Academic journal article Journal of Family and Consumer Sciences

Teaching Basic Cooking Skills: Evaluation of the North Carolina Extension Cook Smart, Eat Smart Program

Academic journal article Journal of Family and Consumer Sciences

Teaching Basic Cooking Skills: Evaluation of the North Carolina Extension Cook Smart, Eat Smart Program

Article excerpt

Sixty-nine percent of adults in the United States are overweight or obese (Flegal, Carroll, Kit, & Ogden, 2012). Obesity is linked to an increased risk for type 2 diabetes, coronary heart disease, high blood pressure, cancer, and other chronic conditions, as well as high healthcare costs (Centers for Disease Control and Prevention, 2012).

Changes in our environment and lifestyles, including our food consumption patterns, likely have contributed to higher rates of overweight and obesity. Portion sizes of foods eaten away from the home (FAFH), ready-to-eat processed foods, and convenience foods have increased (Binkley, 2008; Young & Nestle, 2002). This has led to greater energy consumption and increased chances for weight gain (Binkley, 2008; Bowman & Vinyard, 2004; Pereira et al., 2005; Taveras et al., 2005). Consumption of FAFH is also correlated with higher body fatness (Bowman & Vinyard, 2004; Gillis & Bar-Or, 2003).

FAFH tend to have a negative impact on diet quality and are linked with greater consumption of saturated and trans fats. Consequently, FAFH are also linked to the reduced consumption of fruits, vegetables, whole grains, low-fat dairy, and fiber (Bowman & Vinyard, 2004; Paeratakul, Ferdinand, Champagne, Ryan, & Bray, 2003; Taveras et al., 2005; U.S. Department of Agriculture Economic Research Service, 2010).

People rely more heavily on convenient, quick food sources for meals, eating more FAFH and cooking fewer meals at home. Americans spent approximately 41% of their food budget on FAFH (U.S. Department of Agriculture Economic Research Service, 2012), with one in four eating a fast-food meal daily (Bowman & Vinyard, 2004). Only half of Americans cook daily at home (Smith, Ng, & Popkin, 2013). This practice of eating convenience meals or eating out regularly may be due in part to inadequate cooking knowledge and skills (van der Horst, Brunner, & Siegrist, 2011), meaning a decreased ability to prepare nutritious meals at home (Short, 2003).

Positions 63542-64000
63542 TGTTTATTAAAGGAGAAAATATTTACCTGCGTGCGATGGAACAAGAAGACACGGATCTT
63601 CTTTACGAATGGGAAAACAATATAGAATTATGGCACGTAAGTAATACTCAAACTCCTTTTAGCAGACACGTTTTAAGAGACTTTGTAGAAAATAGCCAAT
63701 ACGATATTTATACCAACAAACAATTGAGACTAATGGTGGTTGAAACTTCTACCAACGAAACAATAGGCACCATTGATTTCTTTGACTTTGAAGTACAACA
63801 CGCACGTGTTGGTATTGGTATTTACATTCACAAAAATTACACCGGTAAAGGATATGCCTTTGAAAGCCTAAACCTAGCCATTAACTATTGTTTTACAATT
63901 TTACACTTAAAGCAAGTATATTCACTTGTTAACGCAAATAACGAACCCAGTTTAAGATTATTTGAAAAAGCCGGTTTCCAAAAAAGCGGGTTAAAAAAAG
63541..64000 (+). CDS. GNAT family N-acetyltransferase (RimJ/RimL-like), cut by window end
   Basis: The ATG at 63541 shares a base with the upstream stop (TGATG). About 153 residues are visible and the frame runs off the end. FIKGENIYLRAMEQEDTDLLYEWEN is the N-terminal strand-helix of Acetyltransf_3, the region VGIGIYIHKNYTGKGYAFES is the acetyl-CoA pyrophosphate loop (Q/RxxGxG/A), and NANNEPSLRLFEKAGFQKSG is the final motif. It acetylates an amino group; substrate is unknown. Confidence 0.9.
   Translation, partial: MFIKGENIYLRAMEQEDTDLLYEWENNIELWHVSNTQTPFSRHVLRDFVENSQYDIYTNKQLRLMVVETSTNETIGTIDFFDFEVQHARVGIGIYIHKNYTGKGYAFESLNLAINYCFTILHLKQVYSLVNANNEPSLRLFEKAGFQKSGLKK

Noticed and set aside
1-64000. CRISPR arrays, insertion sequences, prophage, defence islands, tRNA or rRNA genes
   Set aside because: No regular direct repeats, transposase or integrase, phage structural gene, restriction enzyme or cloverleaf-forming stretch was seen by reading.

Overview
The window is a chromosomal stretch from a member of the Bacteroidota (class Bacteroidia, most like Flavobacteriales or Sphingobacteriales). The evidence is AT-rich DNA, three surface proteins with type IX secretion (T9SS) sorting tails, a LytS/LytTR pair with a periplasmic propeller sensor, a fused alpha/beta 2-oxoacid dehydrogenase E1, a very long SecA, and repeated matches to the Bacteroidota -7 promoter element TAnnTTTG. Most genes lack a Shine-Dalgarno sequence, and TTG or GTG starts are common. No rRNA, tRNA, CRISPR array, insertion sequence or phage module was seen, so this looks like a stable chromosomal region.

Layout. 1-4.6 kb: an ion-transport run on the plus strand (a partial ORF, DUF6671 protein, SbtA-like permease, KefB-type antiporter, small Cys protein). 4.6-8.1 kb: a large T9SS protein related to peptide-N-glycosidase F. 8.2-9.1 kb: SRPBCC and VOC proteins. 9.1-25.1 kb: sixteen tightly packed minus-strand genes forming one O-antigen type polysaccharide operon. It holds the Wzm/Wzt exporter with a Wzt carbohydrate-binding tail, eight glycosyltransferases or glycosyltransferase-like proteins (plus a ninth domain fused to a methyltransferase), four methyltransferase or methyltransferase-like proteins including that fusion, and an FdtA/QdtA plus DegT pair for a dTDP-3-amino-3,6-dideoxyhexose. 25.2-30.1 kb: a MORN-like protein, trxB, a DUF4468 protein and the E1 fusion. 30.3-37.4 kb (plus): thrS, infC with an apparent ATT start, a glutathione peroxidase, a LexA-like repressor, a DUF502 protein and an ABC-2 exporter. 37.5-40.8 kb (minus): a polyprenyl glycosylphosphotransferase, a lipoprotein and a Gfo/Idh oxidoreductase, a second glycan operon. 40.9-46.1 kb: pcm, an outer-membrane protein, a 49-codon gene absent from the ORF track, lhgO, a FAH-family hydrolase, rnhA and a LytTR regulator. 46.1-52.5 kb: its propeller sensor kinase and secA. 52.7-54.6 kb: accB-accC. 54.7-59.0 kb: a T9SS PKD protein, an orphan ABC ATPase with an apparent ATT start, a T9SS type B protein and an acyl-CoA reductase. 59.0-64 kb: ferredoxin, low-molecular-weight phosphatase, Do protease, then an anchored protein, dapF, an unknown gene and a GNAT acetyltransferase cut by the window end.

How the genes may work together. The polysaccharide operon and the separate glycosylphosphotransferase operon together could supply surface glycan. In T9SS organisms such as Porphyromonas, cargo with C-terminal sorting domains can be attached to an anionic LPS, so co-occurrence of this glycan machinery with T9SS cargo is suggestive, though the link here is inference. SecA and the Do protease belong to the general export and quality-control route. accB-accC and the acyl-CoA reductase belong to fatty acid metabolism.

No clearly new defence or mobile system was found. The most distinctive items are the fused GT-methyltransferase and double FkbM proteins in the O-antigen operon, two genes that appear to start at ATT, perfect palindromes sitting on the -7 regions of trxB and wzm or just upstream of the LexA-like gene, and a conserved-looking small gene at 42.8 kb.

In light of these trends, the 2010 Dietary Guidelines recommend that Americans cook and eat more meals at home (U.S. Department of Agriculture & U.S. Department of Health and Human Services, 2010). When cooking at home, people are more likely to follow dietary recommendations, potentially improving their overall diet (Michaud, Griffin, & Condrasky, 2007). Home-prepared meals allow for more control over the amounts and types of ingredients. This results in more nutrients, healthier food choices, and lower calorie intake (Brown & Hermann, 2005 ; Gillman et al., 2000).

The 2010 Dietary Guidelines present a call to action that urges organizations to empower individuals and families with improved nutrition literacy and cooking skills, heightening their enjoyment of preparing and consuming healthy foods (U.S. Department of Agriculture & U.S. Department of Health and Human Services, 2010). Lack of cooking skills, food preparation knowledge, confidence in meal preparation, and time are barriers to eating healthy at home. (Chavez-Martinez et al., 2010; Michaud et al., 2007; Soliah, Walter, & Jones, 2012). These barriers can be addressed through outreach programs that combine nutrition education with hands-on practice of cooking skills (Burney & Haughton, 2002; Levy & Auld, 2004). Although somewhat beneficial for larger groups, cooking demonstrations are less effective than hands-on cooking classes (Levy & Auld, 2004). Levy and Auld (2004) found that college students who participated in cooking classes had greater gains in attitudes, knowledge, and behaviors related to cooking than those attending demonstrations.

Hands-on cooking interventions can improve cooking skills, confidence, and knowledge among a variety of groups (Archuleta, VanLeeuwen, Halderson, Wells, & Bock, 2012a; Beets, Swanger, Wilcox, & Bradley, 2007; Dixon, Condrasky, Sharp, & Corr, 2013; Foley, Spurr, Leony, dejong, & Fichera, 2011; Keller, Gibbs, Wong, Vanderkooy, & Hedley, 2004; Meehan, Yeh, & Spark, 2008; Warmin, Sharp, & Condrasky, 2012). …

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